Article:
Hammond’s no-deal cash 'won’t go far enough'

Hammond’s no-deal cash 'won’t go far enough'

Chancellor Philip Hammond revealed he has £26.6bn to spend to mitigate a no-deal Brexit outcome, but this won’t be enough according to KPMG chief UK economist Yael Selfin.

In the Spring Statement, delivered to the House of Commons this afternoon (March 13), Mr Hammond said the economy was in "robust shape" but that a no-deal Brexit outcome would lead to a "short and medium term reduction" in the productive capacity of the UK economy.

The chancellor said cash that would otherwise be used for infrastructure and other spending would be directed to mitigating what he sees as the negative impact of a no-deal exit from the EU if no deal is agreed.

But Ms Selfin said the extra cash "wouldn’t be enough” to deal with what she sees as the problem of no-deal.   

And the UK economy will grow below its natural rate of growth, even if there is a Brexit deal, according to Chancellor Philip Hammond.

Mr Hammond said he expects the UK economy to grow by 1.2 per cent this year, and 1.4 per cent next year, followed by 1.5 per cent in each of the following three years.

The Bank of England believes the UK’s natural, or trend, rate of growth is 1.5 per cent, and any number below this means the economy is growing at below its normal rate.

The trend of growth is the level at which the economy can grow without overheating and becoming inflationary - if it grows at less than 1.5 per cent, then the economy is growing at below capacity.

Mr Hammond said if no-deal is agreed with the EU on the terms of the UK’s exit, then "there would be a short and medium term reduction in productive capacity".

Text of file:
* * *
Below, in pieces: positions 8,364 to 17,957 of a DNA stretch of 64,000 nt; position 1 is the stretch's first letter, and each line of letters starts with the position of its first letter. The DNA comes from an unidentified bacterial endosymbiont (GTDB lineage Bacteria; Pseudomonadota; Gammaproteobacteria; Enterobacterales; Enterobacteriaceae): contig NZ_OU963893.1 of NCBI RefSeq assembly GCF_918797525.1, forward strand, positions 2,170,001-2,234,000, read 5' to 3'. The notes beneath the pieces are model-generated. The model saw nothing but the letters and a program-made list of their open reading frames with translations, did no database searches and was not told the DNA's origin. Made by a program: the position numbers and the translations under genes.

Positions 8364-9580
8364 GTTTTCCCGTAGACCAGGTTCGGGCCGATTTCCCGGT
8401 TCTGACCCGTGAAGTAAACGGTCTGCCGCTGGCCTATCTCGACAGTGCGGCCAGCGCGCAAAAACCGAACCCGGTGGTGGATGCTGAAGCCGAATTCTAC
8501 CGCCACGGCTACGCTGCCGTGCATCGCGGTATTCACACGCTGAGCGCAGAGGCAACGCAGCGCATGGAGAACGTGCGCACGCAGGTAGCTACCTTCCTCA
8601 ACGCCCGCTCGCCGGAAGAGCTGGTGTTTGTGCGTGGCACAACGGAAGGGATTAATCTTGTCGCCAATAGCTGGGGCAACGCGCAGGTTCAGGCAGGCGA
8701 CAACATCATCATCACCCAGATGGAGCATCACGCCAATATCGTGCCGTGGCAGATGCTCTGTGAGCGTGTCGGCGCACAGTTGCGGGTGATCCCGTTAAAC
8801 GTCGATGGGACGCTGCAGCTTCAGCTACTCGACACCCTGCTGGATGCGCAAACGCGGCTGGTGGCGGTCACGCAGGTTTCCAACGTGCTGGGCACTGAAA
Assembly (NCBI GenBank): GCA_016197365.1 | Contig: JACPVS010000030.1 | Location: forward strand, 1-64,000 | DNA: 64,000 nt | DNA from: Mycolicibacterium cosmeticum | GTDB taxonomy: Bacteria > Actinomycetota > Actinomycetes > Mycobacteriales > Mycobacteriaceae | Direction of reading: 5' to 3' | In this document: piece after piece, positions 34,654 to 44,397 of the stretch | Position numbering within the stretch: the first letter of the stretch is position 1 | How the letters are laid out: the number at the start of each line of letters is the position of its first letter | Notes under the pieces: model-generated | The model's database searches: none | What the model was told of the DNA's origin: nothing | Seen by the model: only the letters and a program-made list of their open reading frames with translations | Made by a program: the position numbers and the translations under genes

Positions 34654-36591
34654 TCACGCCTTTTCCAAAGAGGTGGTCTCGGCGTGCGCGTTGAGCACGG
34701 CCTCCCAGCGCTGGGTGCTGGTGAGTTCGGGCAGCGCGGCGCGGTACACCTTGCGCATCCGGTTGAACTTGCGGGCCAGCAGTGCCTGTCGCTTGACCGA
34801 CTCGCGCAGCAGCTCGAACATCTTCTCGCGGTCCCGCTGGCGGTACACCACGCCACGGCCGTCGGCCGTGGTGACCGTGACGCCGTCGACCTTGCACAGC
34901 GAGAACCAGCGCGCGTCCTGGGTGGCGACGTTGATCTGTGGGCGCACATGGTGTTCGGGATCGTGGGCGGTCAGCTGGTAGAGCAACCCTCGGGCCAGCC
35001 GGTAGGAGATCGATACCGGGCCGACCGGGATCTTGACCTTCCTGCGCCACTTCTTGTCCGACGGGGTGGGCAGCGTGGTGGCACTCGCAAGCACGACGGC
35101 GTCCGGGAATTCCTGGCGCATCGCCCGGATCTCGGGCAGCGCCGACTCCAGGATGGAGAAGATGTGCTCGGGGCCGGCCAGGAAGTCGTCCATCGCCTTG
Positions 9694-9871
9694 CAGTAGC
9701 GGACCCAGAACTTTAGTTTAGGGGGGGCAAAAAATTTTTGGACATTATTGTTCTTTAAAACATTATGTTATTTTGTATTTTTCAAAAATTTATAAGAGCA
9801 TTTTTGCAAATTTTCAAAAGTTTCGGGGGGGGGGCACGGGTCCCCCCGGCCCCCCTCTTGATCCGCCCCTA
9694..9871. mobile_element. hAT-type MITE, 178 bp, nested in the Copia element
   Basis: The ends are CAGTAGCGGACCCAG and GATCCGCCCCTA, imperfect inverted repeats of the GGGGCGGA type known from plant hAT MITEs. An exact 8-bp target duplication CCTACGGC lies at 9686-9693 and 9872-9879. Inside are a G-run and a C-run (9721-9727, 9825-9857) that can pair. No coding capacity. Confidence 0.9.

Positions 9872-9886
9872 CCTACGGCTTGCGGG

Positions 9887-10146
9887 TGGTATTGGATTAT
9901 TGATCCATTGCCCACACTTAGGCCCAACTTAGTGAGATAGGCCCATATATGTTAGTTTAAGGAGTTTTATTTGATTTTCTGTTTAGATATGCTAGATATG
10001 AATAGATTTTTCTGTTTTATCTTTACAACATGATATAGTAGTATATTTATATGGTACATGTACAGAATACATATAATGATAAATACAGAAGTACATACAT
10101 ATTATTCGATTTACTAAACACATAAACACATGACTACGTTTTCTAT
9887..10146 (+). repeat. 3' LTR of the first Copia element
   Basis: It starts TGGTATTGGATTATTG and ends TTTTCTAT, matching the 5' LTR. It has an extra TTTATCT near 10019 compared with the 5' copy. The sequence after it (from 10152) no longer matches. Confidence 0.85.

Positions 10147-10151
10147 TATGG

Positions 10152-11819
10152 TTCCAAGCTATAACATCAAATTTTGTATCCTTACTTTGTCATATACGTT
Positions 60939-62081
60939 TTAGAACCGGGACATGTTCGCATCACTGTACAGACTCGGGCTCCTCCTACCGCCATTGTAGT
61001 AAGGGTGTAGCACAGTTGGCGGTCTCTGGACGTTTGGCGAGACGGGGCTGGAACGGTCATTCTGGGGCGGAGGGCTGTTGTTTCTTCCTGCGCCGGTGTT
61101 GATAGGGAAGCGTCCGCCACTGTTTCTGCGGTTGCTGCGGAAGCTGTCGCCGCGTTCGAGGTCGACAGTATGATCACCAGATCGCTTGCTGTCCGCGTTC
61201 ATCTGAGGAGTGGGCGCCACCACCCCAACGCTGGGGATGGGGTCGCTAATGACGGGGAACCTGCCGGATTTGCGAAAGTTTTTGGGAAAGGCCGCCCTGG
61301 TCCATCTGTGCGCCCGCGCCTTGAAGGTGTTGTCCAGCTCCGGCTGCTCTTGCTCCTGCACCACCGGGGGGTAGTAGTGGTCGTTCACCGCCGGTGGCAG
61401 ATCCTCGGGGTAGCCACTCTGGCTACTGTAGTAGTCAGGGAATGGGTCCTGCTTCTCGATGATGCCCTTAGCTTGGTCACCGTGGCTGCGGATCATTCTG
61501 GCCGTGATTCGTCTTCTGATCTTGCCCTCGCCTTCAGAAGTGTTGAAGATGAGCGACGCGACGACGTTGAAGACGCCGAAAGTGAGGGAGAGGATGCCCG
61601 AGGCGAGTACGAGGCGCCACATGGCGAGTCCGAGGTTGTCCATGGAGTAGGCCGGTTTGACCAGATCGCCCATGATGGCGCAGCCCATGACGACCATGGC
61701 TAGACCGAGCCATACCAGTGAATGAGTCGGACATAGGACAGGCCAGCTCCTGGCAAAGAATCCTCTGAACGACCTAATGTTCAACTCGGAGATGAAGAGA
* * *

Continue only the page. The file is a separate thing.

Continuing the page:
This means the 1.5 per cent natural growth rate would be lower, with higher unemployment, lower real wages and higher inflation.

He said the major challenge for the government was that with the economy growing at close to the 1.5 per cent level already, a significant injection of extra cash risked adding more short-term inflation, rather than short-term growth, into the economy.

This is because, for example, with unemployment presently below the 4.5 per cent level the Bank of England deems to be full employment, additional money pumped in by the government in the event of a no-deal Brexit to create jobs would cause a sharp rise in inflation, as wages would rise.

This inflation would be matched by the likely inflation caused by a decline in the value of the UK currency in the event of a no-deal Brexit. Mr Hammond is concerned that extra cash would simply create extra inflation, rather than extra economic growth.

Richard Carter, head of fixed interest research at Quilter Cheviot, said: "Today’s Spring Statement by Philip Hammond was always going to be overshadowed by the Brexit crisis playing out on the floor of the House of Commons.